In his summary of the preliminary figures for 2017, the head of the Russian Fisheries Agency Ilya Shestakov said that 68 applications had been received during the year for investment quotas; 34 for new fishing vessels and a further 34 for shore-based production facilities.
Ilya Shestakov said that 28 projects are planned for the Far East, with seven 105 metre fishing vessels and three smaller ones, plus 18 shore-based projects, while there is a greater level of activity in the Northern region, with 24 applications for new fishing vessels and a number of applications for processing facilities ashore.
He put the level of investment at an estimated 130 billion rubles, almost €1.9 billion, adding that some fishing companies had not waited for the application programme to be finalised and had gone ahead in ordering new tonnage – with the first of these new vessels already launched.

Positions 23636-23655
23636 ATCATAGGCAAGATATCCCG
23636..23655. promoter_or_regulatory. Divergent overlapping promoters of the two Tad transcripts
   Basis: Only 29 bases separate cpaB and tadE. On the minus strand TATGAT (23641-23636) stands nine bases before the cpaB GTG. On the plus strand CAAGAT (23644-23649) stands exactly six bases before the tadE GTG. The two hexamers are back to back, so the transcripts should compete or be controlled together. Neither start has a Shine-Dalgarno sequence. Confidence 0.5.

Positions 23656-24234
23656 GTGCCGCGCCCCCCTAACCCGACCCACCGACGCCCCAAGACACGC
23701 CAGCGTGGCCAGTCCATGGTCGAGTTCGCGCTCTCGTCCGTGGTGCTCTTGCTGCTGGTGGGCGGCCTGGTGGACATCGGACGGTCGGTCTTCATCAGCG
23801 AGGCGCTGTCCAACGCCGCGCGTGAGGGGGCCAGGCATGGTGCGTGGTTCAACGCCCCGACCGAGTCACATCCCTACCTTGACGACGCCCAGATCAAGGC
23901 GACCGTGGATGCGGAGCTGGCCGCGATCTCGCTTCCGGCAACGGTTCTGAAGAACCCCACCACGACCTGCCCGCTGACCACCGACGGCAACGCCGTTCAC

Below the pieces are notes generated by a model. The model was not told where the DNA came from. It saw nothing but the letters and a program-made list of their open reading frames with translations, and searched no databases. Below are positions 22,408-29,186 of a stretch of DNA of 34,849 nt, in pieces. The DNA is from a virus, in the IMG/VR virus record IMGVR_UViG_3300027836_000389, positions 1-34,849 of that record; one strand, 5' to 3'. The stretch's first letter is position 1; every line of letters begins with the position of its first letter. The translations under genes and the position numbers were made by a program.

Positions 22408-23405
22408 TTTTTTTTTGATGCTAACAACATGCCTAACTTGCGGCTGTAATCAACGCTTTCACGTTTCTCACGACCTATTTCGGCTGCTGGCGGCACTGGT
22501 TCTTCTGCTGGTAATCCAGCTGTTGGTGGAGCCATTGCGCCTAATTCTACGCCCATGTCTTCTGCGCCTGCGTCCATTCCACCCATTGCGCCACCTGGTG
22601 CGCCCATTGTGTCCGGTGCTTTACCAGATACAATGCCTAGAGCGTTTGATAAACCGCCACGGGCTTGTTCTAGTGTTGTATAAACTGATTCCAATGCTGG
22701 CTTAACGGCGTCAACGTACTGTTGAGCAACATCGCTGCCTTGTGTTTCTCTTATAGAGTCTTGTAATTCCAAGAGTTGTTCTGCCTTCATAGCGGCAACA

A working group is currently examining applications
Ilya Shestakov said that a key task for 2018 is to establish fixed quota contracts for operators for a fifteen year period.
Summing up the year’s results, he said that catches for the year had totalled 4.70 million tonnes with a week left of the year, commenting that this is 2.50% up on the previous best year in the last two decades.
He said that the Far Eastern region in particular has done well, with 350,000 tonnes of salmon produced and significant growth in mackerel and sardine catches. He commented that research indicates that catches of Pacific mackerel could be increased fivefold and catches of ivasi could be more than doubled.
Ilya Shestakov commented that aquaculture in Russia showed significant progress, and although the year’s figures have not been finalised, production of marketable products had increased by 20% to more that 140,000 tonnes in 2017.